Lukasz Stelinski, a University of Florida Institute of Food and Agricultural Sciences (UF/IFAS) entomology professor, has been elected a fellow of the Entomological Society of America (ESA) for 2023. He is one of six recognized for outstanding contributions to entomology via research, teaching, Extension, administration, military service or public engagement and science policy.
Stelinski works at the UF/IFAS Citrus Research and Education Center in Lake Alfred. A consistent area of his research focus has been the practical applications of semiochemicals for pest management, particularly in the area of mating disruption. His research has contributed to the development of a theoretical framework for understanding mating disruption mechanisms in insects.
He helped evaluate and refine practical technologies for releasing semiochemicals in crops, leading to the development of now widely available tools. He was elected as a fellow of the American Association for the Advancement of Science in 2022.
Stelinski is now investigating the interactions between phytopathogens and their vectors, aiming to develop sustainable management systems for crop production in response to disease invasions.
His HLB work has involved managing vector populations and addressing issues such as insecticide resistance. For example, his lab unraveled the mechanisms conferring insecticide resistance in citrus psyllid populations and developed appropriate remediation strategies. Grower adoption of revised insecticide application schedules eliminated the problem of neonicotinoid and pyrethroid resistance among psyllid populations in Florida citrus almost entirely.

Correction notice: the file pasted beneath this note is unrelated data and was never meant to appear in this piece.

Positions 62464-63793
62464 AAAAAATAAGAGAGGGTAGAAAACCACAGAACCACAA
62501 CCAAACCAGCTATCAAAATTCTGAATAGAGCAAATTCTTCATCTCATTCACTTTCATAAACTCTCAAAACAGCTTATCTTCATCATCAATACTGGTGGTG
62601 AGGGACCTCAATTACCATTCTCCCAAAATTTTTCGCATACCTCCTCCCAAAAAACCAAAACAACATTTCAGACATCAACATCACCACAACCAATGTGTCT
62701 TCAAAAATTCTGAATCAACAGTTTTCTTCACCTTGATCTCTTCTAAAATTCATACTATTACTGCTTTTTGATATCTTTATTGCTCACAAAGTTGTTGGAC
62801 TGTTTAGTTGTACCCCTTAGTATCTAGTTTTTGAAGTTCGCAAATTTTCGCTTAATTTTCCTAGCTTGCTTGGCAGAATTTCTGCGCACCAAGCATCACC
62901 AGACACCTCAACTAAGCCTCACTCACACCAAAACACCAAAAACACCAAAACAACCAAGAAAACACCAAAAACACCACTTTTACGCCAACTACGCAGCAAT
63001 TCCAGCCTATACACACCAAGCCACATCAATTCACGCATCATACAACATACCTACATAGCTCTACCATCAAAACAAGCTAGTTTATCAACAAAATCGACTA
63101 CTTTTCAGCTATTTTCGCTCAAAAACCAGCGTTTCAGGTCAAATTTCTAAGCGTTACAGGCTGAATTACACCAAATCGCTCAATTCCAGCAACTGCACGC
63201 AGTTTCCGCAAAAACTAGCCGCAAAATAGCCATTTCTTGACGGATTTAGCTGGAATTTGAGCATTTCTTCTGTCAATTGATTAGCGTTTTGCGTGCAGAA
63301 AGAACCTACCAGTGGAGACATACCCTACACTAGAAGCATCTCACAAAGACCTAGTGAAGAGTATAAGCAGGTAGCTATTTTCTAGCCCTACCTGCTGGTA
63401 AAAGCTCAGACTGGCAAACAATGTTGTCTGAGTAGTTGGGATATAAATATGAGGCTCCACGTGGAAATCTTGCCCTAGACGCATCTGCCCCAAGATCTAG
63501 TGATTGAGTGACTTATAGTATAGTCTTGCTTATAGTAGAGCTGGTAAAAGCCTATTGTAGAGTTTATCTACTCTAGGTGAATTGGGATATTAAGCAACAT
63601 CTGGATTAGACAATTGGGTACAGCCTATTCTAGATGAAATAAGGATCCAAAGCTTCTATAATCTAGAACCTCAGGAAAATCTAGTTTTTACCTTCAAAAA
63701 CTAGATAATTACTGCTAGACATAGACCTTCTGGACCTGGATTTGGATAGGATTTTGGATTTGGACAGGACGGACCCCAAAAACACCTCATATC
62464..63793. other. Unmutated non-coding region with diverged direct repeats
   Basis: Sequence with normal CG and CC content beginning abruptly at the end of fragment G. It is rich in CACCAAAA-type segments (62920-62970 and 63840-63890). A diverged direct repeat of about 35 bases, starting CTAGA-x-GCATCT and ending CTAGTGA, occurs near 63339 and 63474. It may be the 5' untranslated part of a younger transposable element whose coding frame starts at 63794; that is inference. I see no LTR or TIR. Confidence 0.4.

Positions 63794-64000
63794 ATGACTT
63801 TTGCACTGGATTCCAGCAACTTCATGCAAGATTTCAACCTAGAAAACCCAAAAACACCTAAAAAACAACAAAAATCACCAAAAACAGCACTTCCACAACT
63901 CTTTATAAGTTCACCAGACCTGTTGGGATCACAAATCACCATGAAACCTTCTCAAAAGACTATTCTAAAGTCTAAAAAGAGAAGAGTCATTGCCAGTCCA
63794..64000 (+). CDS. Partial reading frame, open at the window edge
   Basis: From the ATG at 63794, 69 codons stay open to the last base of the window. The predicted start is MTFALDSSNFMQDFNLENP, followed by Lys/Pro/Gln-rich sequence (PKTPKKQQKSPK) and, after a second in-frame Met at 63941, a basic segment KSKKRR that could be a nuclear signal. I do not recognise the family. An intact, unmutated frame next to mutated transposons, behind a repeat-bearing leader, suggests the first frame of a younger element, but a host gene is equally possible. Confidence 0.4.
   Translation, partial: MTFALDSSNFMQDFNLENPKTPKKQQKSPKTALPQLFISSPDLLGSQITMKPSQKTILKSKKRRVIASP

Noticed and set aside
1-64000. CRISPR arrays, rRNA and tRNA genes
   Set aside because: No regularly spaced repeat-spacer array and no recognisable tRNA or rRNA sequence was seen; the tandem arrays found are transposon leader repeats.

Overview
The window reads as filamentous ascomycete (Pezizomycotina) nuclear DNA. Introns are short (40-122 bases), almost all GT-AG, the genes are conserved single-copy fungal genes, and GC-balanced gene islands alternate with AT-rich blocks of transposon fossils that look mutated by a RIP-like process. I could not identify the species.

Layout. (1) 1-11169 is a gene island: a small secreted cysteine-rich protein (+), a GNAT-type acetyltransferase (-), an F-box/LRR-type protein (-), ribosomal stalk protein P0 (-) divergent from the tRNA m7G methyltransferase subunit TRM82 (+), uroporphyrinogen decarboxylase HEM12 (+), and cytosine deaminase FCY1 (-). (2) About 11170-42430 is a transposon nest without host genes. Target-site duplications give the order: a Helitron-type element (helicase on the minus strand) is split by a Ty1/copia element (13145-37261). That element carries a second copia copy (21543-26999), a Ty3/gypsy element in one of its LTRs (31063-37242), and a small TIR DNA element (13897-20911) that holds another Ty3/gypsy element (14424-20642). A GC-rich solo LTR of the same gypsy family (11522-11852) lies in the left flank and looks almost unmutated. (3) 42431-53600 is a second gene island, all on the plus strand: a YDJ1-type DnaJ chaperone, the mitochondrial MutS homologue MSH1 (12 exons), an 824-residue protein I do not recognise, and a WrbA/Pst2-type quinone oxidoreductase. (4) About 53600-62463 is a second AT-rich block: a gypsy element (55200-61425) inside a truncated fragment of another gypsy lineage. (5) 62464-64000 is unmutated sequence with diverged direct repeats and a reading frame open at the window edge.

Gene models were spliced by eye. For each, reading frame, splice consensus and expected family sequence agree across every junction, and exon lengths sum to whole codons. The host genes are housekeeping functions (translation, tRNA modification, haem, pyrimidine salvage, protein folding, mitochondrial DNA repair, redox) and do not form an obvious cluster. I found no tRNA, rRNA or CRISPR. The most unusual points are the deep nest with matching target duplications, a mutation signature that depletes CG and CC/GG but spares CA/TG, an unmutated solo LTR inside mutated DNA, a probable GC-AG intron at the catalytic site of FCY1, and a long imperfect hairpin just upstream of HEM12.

Stelinski’s research on plant-insect interactions has revealed the impact of citrus psyllid feeding on plant immunity and growth. Through his studies, he has determined that suppressing vector populations can lead to measurable yield gains, particularly when disease is widespread. In this case, his findings have revealed the utility of incorporating threshold-based management strategies for vectors, reducing unnecessary insecticide sprays while maintaining yield and increasing grower profit.
His research has also influenced cultural control methods for disease management in citrus. His team demonstrated the effectiveness of establishing living windbreaks and replacing individual diseased trees, instead of replanting entire groves. Additionally, his research on psyllid vector movement has contributed to the reduction of abandoned groves in Florida. Abandoned groves are a source of disease inoculum.
The researcher has benefited from wide-ranging collaborations with many colleagues across the globe. He has worked with many students and postdocs. Those students and postdocs are now active in academia, industry and the U.S. government.
Stelinski helps teach courses and seminars on pest management, chemical ecology and professional development in entomology, and he actively promotes the implementation of biorational solutions to pest management through his Extension program.
The others named 2023 fellows of the Entomological Society of America are:
- Cassandra Extavour, Harvard University
- James Hagler, U.S. Department of Agriculture Agricultural Research Service
- Alvin M. Simmons, U.S. Department of Agriculture Agricultural Research Service
- Edward L. Vargo, Texas A&M University
- Douglas B. Walsh, Washington State University